Third, if response rates are recorded, the data gathered should enable MINUSMA to demonstrate where it is making progress in terms of protecting civilians. For example, MINUSMA’s peacekeepers have been much more present beyond their bases under the present Force Commander, with troops establishing temporary operating bases in remote areas for up to three weeks at a time. Anecdotally, this more proactive approach has improved MINUSMA’s capacity to intervene quickly to prevent imminent attacks because they are closer to the hotspots. But there is very little data to assess whether the greater use of temporary operating bases has had a positive impact on the Mission’s rate of response.
Fourth, collecting such data should help demonstrate the value of having military helicopters in every operational sector. Whereas MINUSMA has light attack helicopters permanently based in Gao and Timbuktu regions, this is not the case for the Mission’s presence in Mopti, which has to borrow military helicopters from the northern regions. MINUSMA officials have told CIVIC that the light attack helicopters are one of the most effective means the Mission has to respond to early warnings because they can travel much faster than a ground unit. There is no doubt that the lack of military helicopters permanently based in Mopti limits the Mission’s capacity to intervene, but there is no data to assess how severe an impact this capability gap has.
Recording the rate of response in each operational sector should better enable the Mission to highlight how important it is to be able to respond by air to imminent attacks on civilians. This information could be extremely helpful for the UN when seeking to persuade Member States to pledge military helicopters to MINUSMA and other missions. It could also highlight other crucial capability gaps.
Fifth, recording the rate of response should make it easier to identify other causes of ineffective or delayed interventions to protect civilians. If the rate of response is significantly lower in one operational sector than in all others, Mission leaders will be able to clearly see there is a problem that needs addressing. The development of the new SOPs should help explain what that problem is. Under the new procedures, MINUSMA staff will log the actions they have taken following the receipt of an initial early warning. This should ensure the Mission has a reliable and complete record of how it processed and responded to an early warning, enabling staff to generate more thorough and constructive lessons learned during after action reviews.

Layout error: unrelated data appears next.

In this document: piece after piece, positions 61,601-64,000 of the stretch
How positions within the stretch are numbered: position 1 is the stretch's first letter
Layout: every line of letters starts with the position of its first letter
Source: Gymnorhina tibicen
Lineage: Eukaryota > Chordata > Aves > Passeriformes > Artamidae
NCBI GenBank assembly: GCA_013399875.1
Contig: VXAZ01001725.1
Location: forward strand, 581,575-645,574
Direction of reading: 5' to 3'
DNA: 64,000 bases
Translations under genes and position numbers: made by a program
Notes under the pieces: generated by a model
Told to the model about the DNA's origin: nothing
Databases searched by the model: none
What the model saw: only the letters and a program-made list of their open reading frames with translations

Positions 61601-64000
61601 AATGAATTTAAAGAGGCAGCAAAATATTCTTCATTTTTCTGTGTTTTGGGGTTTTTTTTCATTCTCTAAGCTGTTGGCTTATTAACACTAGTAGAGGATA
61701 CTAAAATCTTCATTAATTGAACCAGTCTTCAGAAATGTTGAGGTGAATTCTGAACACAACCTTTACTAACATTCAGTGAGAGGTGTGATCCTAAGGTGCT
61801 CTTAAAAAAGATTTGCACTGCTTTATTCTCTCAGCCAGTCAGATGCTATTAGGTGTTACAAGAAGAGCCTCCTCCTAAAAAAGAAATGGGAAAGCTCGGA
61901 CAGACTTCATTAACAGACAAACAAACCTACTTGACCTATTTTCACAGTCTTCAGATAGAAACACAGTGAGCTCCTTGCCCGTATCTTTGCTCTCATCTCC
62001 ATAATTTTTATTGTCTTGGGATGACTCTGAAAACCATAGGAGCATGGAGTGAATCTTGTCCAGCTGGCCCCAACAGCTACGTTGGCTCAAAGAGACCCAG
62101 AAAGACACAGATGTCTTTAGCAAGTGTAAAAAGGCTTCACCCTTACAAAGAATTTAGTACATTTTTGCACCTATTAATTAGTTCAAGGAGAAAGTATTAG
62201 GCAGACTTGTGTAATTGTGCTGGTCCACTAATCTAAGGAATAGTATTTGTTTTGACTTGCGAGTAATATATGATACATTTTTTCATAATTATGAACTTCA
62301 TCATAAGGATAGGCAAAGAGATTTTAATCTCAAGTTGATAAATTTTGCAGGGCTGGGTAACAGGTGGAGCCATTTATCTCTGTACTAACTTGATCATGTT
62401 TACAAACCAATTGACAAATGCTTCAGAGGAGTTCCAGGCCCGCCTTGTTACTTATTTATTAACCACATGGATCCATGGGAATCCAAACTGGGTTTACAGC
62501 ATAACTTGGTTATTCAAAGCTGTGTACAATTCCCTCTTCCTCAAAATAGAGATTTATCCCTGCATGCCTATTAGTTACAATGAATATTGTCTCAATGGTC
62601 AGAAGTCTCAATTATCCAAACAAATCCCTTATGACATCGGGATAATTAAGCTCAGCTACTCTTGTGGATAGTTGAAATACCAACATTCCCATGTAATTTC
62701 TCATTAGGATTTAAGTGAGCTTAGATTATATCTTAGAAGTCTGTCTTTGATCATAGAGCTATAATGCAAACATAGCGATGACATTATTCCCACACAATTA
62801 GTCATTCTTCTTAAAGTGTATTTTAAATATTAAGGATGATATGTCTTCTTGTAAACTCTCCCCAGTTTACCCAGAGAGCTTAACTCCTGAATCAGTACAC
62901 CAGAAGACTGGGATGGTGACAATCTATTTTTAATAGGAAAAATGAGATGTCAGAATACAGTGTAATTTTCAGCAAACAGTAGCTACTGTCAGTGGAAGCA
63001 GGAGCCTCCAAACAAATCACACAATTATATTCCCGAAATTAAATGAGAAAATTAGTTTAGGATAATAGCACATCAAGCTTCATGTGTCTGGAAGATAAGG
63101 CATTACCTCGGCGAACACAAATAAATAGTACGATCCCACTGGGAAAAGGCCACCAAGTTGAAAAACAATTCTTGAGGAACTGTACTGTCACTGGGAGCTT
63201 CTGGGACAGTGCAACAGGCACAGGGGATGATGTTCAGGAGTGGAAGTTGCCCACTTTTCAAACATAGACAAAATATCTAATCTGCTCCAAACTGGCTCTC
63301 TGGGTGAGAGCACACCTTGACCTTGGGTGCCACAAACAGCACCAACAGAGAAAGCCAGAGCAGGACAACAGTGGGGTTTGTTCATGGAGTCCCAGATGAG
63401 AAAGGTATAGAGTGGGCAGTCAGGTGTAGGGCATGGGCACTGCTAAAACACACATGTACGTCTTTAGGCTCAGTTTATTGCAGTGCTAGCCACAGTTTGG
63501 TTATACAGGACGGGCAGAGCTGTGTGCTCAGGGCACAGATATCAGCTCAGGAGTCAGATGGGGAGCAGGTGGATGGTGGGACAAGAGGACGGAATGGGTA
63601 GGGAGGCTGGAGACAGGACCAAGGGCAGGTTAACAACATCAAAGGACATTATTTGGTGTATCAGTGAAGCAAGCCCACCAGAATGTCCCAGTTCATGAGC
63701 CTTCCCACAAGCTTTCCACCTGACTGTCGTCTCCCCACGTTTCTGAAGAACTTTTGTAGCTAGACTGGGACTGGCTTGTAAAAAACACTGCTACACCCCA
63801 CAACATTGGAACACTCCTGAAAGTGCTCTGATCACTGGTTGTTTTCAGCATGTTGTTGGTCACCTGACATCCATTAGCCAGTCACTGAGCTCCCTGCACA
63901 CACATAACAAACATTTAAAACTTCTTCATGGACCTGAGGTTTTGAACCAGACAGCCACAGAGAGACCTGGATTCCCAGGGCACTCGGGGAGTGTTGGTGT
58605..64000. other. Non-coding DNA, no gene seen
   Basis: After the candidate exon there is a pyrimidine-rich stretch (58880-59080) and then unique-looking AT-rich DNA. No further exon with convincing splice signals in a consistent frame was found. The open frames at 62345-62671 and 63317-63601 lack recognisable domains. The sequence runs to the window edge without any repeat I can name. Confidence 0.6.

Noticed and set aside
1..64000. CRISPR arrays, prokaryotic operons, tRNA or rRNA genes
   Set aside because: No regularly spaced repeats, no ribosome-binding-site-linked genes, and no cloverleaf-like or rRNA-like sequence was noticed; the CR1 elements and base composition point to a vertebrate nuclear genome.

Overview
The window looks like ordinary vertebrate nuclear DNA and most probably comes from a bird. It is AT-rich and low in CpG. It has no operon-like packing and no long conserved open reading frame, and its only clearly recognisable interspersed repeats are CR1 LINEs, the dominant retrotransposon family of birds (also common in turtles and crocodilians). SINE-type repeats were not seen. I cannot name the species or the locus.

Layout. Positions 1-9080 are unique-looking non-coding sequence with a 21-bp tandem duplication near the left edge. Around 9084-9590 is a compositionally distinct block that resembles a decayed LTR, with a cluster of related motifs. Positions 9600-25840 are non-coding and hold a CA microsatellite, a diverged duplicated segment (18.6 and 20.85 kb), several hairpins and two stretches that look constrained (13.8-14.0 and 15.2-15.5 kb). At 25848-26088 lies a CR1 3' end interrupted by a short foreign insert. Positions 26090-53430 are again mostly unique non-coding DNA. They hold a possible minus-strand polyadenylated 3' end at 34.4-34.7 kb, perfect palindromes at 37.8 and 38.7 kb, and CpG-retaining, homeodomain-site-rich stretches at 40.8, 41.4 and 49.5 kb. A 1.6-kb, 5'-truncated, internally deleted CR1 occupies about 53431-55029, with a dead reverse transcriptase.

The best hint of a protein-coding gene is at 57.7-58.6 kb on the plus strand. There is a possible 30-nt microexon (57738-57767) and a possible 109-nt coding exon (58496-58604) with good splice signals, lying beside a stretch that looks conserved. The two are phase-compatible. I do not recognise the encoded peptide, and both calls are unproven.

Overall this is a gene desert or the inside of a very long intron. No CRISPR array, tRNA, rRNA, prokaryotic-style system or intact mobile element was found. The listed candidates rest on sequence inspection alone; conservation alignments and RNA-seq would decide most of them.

For example, one operational challenge could be cooperating with the Malian authorities, especially the Malian Armed Forces (FAMa). MINUSMA’s mandate makes clear that the Malian authorities are primarily responsible for protecting civilians and reducing intercommunal violence in central Mali, thus it is vital the focus isn’t solely on peacekeepers’ ability to intervene. Whenever MINUSMA receives an early warning relating to an area where the Malian government is best placed to intervene (e.g. through mediation, the Malian police, or the FAMa), MINUSMA may choose to alert the Malian authorities to respond. However, it is often difficult for UN peacekeepers to coordinate with their Malian counterparts, particularly since the FAMa are not always keen to inform MINUSMA where their troops are located.
While cooperation may not always be easy, the long-term responsibility for protecting civilians in Mali naturally rests with the Malian authorities. Therefore, as MINUSMA records data on its response rate, it would be beneficial if the Mission notes how frequently it has alerted the Malian authorities to imminent threats and whether they have been able to successfully intervene.
Data as a learning tool
Senior officials within peacekeeping missions are often overwhelmed with data. But many of the data points generated relate to the number of activities conducted rather than the efficacy of those interventions. For any mission to accurately understand how well it is protecting civilians, systematically recording the response rate to confirmed early warnings is an essential starting point. The response rate should not be used as a tool to merely highlight failures, but to better understand what is needed to protect civilians from appalling violence.